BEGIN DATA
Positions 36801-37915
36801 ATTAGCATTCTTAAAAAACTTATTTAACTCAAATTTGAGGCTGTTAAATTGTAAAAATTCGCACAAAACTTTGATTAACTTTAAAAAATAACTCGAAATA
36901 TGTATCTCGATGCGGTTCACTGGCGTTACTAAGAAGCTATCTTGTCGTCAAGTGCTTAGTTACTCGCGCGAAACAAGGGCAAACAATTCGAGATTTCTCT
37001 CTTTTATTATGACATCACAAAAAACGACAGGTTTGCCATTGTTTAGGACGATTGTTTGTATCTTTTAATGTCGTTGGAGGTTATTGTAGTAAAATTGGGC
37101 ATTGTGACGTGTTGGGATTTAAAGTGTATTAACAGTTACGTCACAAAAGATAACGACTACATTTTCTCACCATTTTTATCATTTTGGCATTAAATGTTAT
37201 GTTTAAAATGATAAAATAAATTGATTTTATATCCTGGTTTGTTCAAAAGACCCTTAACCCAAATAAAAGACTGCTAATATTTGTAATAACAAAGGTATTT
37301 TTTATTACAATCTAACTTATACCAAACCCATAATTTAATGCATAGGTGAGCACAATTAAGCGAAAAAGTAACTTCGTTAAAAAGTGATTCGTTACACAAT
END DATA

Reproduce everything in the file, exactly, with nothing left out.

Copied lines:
Positions 36801-37915
36801 ATTAGCATTCTTAAAAAACTTATTTAACTCAAATTTGAGGCTGTTAAATTGTAAAAATTCGCACAAAACTTTGATTAACTTTAAAAAATAACTCGAAATA
36901 TGTATCTCGATGCGGTTCACTGGCGTTACTAAGAAGCTATCTTGTCGTCAAGTGCTTAGTTACTCGCGCGAAACAAGGGCAAACAATTCGAGATTTCTCT
37001 CTTTTATTATGACATCACAAAAAACGACAGGTTTGCCATTGTTTAGGACGATTGTTTGTATCTTTTAATGTCGTTGGAGGTTATTGTAGTAAAATTGGGC
37101 ATTGTGACGTGTTGGGATTTAAAGTGTATTAACAGTTACGTCACAAAAGATAACGACTACATTTTCTCACCATTTTTATCATTTTGGCATTAAATGTTAT
37201 GTTTAAAATGATAAAATAAATTGATTTTATATCCTGGTTTGTTCAAAAGACCCTTAACCCAAATAAAAGACTGCTAATATTTGTAATAACAAAGGTATTT
37301 TTTATTACAATCTAACTTATACCAAACCCATAATTTAATGCATAGGTGAGCACAATTAAGCGAAAAAGTAACTTCGTTAAAAAGTGATTCGTTACACAAT